There's nothing new about turning the Bible's Psalms into poetry. John Milton, Philip Sydney and Samuel Coleridge all wrote their own versions. But American poet Laurance Wieder has made re-imagining the Psalms a particular compulsion, resulting in "Words to God's Music," a collection of all 150 Psalms rendered into modern verse. We talked to Wieder recently about the life of the Psalms and his life with them.

There's a long history of translating, rewriting or otherwise rendering the Psalms. Who are your favorites among your predecessors?
Christopher Smart. Smart used to fall down on his knees in the streets of London, and invite passersby to pray along with him. John Milton's one of my favorite poets, but his Psalms are more dutiful than participatory. P. Hateley Waddell, Robert Burns' editor, did the Psalms into Scots, and I like them a lot.

David Rosenberg, in "Blues of the Sky," translates 20 Psalms. He is direct and
Psalm 23
Read three versions
sweet. It shares a common ground with Daniel Ladinsky's translations of Hafiz: both have great heart, and the appearance of artlessness.

How did you come to write the Psalms?
In the early 1990s, I wrote a book called "Duke: The Poems, as told to Laurance Wieder," which was the result of watching all John Wayne's movies again on tape, and reading every first-hand account I could find and then giving the Duke the benefit of whatever knowledge and skill I have. That turned out to be my training run for the Psalms. The difference being that everybody knows Wayne's voice. It had been inside me since childhood. Now, David was the

Psalm 46
"God is our refuge..."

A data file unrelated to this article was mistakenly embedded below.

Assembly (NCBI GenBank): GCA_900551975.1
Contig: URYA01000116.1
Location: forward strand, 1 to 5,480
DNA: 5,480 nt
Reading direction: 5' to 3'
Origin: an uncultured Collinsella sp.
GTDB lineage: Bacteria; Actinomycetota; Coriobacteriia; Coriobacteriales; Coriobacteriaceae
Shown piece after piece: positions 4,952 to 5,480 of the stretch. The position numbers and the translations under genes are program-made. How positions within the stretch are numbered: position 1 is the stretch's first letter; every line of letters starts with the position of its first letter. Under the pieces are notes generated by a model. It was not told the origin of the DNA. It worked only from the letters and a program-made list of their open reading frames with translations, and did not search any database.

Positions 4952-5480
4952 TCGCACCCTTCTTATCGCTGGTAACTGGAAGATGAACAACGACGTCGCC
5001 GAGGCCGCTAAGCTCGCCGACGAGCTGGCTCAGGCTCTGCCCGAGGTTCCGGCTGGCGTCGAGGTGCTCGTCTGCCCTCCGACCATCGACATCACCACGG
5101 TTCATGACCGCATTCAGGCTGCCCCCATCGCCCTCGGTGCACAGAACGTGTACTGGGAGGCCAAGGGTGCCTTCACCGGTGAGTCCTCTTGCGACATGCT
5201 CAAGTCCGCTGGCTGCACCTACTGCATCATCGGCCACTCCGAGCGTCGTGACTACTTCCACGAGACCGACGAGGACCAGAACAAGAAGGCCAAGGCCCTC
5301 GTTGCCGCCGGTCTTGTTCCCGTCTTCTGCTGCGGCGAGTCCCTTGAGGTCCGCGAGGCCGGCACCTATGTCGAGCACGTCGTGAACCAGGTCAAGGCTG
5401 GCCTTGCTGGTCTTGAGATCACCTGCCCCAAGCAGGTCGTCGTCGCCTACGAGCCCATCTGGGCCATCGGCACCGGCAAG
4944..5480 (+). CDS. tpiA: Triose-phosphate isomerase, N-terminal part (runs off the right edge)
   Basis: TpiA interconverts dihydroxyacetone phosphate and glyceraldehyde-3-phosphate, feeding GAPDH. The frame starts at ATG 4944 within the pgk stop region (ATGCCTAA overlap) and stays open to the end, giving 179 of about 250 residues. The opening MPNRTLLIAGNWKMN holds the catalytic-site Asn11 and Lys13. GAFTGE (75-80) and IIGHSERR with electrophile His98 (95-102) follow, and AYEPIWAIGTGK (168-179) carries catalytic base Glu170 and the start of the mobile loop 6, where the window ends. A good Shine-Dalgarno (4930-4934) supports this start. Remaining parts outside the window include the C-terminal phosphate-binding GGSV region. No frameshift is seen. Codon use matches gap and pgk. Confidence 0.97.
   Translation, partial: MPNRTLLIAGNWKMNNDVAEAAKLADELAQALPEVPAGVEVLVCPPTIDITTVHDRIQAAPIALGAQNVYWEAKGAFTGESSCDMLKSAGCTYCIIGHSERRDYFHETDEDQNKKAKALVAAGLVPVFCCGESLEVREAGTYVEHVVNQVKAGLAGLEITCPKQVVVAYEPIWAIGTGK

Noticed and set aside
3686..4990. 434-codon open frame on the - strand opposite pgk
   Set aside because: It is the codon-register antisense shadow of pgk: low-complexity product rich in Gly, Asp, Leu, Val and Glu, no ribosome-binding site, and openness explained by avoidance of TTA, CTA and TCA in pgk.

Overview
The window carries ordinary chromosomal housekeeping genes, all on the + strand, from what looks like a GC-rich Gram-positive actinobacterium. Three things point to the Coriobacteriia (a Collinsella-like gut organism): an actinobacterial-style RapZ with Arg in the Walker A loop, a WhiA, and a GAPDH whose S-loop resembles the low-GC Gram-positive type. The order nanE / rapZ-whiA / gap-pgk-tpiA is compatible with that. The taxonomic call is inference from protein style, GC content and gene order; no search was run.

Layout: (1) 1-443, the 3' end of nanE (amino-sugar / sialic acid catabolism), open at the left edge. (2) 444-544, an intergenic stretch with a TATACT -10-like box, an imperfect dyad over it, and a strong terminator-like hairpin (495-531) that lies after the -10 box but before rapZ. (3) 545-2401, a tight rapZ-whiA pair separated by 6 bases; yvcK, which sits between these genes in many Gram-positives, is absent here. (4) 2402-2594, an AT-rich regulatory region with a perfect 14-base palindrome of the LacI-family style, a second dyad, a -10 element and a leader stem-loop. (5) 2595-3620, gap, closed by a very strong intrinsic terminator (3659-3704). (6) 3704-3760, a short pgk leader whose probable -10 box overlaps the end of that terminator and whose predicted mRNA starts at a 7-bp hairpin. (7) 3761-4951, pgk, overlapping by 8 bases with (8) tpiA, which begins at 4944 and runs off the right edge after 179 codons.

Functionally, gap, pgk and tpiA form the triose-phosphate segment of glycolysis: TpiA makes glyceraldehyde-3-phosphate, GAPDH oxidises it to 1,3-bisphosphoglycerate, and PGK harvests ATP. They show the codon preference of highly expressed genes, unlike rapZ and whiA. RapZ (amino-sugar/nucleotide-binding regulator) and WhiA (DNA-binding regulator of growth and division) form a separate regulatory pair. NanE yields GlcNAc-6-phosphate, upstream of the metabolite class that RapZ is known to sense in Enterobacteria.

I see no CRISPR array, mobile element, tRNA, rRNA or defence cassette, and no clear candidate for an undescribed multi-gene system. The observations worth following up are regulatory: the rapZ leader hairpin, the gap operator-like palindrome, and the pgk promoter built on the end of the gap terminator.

anointed King of Israel, and perfect in God's sight. I could never imagine myself as that. But I could voice the poetry I heard in the Psalms. By poetry, I mean an individual voice speaking directly to me, or through me. Measured and inflected, no cant, no waste.

Did you do much research before you started?
I own and have read the Tyndale, Geneva, Douai and, many times, the King James Old Testament, the Jewish Publication Society Tanakh, and most of the Anchor Bible. I also reread all the poets' versions of the Psalms, and did my feeble best with the Hebrew and the Latin.

Are any of those versions of the Psalms particularly good poetry?
All have great strength, but none put poetry on a par with authority.

In the translations, is there a remnant of the original voice of the psalmist?
Emphatically, yes! It's not the voice of a particular individual. The Book of Psalms traditionally assigns the poems to ten authors, a minyan: Adam, Melchizedek, Abraham, Moses, David, Solomon, Asaph, and three court musicians, the sons of Korah. The Midrash records also that the poems themselves are of ten varieties: "glory, melody, Psalm, song, praise, prayer, blessing, thanksgiving, Hallelujah, and exultation."

So King David didn't actually write them.
The whole book is said to be David's because his voice is the sweetest--by which I understand that in David we have an entire life, personal and public, singer and warrior, shepherd and king. His life and the whole history of Israel are rolled up into one sweet

Psalm 84
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ball. One finds Psalms about his dancing before the Ark, his feigning madness in the presence of King Achish, wisdom pieces, pleas and blessings, songs about the Exodus, or the Captivity, or the building of the Temple--events before and after David's lifetime that nonetheless bear the stamp of personality. This attribute is not discernible in other writers of the Psalms.